Gerry Mountaineering Coats
Gerry Cunningham's groundbreaking gear and clothing company started promoting an outdoor lifestyle in the forties, before Patagonia was a twinkle in Yvon Chouinard's eye. When Edmund Hilary climbed Everest, he slept in Gerry tents and mountain climbers of his generation relied on strength-tested Gerry caribiners, the first of the modern breed. In 1964, Gerry supplied the U.S. Olympic Team competing in Austria with its flashy uniforms and became a household name. But by the mid-nineties the company had retreated to obscurity as a niche ski jacket maker patronized by Europeans. Now, Gerry is attempting to reclaim its stature as a leading American brand by releasing a limited line of crossover coats designed for an era in which outdoor gear is inching toward high fashion.
"We want to take Gerry Mountaineering back to what it was intended to be, a lifestyle brand about more than just ski jackets," says Gerry Creative Director Gus Blanco. "We're going to expand in a very methodical way because we don't want to dumb our stuff down."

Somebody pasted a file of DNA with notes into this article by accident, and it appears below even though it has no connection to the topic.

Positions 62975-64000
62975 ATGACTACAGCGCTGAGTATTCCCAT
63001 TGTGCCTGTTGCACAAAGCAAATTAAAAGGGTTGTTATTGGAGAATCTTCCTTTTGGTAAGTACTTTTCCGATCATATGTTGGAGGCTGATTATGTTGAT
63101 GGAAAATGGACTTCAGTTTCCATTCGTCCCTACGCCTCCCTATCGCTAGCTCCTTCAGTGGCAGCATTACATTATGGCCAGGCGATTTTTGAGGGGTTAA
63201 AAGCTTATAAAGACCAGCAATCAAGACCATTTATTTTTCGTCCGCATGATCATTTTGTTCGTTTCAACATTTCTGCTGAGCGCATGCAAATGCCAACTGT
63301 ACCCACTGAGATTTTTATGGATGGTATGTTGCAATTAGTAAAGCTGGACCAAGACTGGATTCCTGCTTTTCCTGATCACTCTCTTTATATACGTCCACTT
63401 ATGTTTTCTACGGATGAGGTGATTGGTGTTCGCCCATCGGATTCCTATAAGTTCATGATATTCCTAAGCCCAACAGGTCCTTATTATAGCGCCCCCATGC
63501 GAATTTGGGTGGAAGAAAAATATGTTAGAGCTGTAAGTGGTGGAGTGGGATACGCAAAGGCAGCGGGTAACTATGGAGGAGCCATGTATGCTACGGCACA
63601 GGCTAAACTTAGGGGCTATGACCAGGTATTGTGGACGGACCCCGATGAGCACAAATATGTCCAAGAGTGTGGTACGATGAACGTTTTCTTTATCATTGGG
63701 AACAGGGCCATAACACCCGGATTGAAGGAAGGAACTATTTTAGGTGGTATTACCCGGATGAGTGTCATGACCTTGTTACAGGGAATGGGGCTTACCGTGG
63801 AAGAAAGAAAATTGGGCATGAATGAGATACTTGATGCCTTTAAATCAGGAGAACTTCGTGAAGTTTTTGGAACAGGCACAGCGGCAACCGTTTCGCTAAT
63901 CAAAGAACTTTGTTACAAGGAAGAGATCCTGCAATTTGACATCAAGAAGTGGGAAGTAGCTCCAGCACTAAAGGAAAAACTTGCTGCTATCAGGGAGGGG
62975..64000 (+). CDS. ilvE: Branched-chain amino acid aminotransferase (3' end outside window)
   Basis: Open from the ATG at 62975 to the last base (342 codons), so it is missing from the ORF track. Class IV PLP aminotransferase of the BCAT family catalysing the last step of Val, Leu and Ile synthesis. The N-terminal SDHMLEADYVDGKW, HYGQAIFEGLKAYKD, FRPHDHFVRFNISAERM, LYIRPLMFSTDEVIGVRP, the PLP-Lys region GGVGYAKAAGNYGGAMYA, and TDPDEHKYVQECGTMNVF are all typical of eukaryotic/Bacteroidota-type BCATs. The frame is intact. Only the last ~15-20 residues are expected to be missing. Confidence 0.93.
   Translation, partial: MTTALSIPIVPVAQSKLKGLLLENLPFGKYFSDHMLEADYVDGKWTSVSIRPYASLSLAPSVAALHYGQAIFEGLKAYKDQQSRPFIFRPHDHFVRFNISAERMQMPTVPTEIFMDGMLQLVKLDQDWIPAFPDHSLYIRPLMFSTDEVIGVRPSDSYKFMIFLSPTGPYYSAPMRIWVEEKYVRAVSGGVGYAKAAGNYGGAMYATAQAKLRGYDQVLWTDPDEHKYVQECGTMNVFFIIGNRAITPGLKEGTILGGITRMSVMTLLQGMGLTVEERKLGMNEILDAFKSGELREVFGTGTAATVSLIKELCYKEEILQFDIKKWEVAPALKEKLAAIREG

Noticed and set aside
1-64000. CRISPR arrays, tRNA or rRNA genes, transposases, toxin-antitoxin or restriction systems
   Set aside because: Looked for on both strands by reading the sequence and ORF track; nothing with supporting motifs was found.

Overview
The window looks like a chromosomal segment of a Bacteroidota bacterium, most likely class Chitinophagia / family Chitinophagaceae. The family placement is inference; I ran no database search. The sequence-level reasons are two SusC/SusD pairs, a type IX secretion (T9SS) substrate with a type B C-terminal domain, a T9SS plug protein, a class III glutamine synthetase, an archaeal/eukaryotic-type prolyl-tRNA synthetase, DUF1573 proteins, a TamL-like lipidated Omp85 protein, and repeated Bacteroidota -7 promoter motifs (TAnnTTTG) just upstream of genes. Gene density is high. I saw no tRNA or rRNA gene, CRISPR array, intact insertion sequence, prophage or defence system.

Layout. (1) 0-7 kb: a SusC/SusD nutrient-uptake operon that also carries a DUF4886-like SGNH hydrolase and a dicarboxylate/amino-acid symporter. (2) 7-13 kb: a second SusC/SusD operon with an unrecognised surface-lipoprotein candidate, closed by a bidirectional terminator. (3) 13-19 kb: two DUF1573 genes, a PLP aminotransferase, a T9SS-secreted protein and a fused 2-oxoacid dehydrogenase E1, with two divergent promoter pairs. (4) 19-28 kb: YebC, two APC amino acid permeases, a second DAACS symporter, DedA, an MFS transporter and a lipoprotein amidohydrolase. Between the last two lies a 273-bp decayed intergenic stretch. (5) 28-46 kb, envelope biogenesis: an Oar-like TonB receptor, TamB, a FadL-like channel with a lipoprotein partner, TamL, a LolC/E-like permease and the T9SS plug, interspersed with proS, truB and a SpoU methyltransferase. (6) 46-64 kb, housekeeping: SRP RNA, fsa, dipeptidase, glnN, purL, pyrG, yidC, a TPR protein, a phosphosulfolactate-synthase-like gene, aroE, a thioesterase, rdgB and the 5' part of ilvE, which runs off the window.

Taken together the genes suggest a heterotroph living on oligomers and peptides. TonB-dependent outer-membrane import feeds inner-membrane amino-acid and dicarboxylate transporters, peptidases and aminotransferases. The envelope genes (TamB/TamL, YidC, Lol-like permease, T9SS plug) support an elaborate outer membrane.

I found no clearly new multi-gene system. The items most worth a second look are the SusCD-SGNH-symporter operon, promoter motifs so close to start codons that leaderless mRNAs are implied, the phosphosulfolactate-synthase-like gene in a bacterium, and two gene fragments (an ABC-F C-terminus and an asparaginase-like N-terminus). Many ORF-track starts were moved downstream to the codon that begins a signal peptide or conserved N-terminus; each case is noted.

The concept behind the Gerry coats being stocked in Bloomingdale's and specialty stores is that great detailing and unique style don't clash with functionality. The coats are designed for the slopes, but intended for city crosswalks and enhanced by the sort of flourishes mountaineers care far less about than turned-out commuters. The shirt jacket's buttons are shined to a high sheen and the slopecoat includes a splash of Colorado tartan - a sign of where the brand came from and where it is returning. In fact, the brand is going back to its roots in such a big way, that it is behaving like a small upstart.
"This is almost limited edition stuff - we're talking about maybe 700 coats, " Blanco explains. "The whole conversation right now is about exclusivity."
That means that the jackets, which hit racks across the country this week, aren't likely to be available any closer to winter coat-buying season; would-be Gerry Mountaineers better claim their jackets now. They'll be pleasantly surprised by the prices, which are high (most retail for around $700) but reasonable given the quality and singularity of the product. We're particularly impressed with the breathable hard shell, which is exactly the sort of slick multipurpose jacket we want to be wearing all fall. The jacket itself isn't retro, but the form-before-function thinking that went into it is decidedly old school. [Jackets from $650; Available in select Bloomingdale's]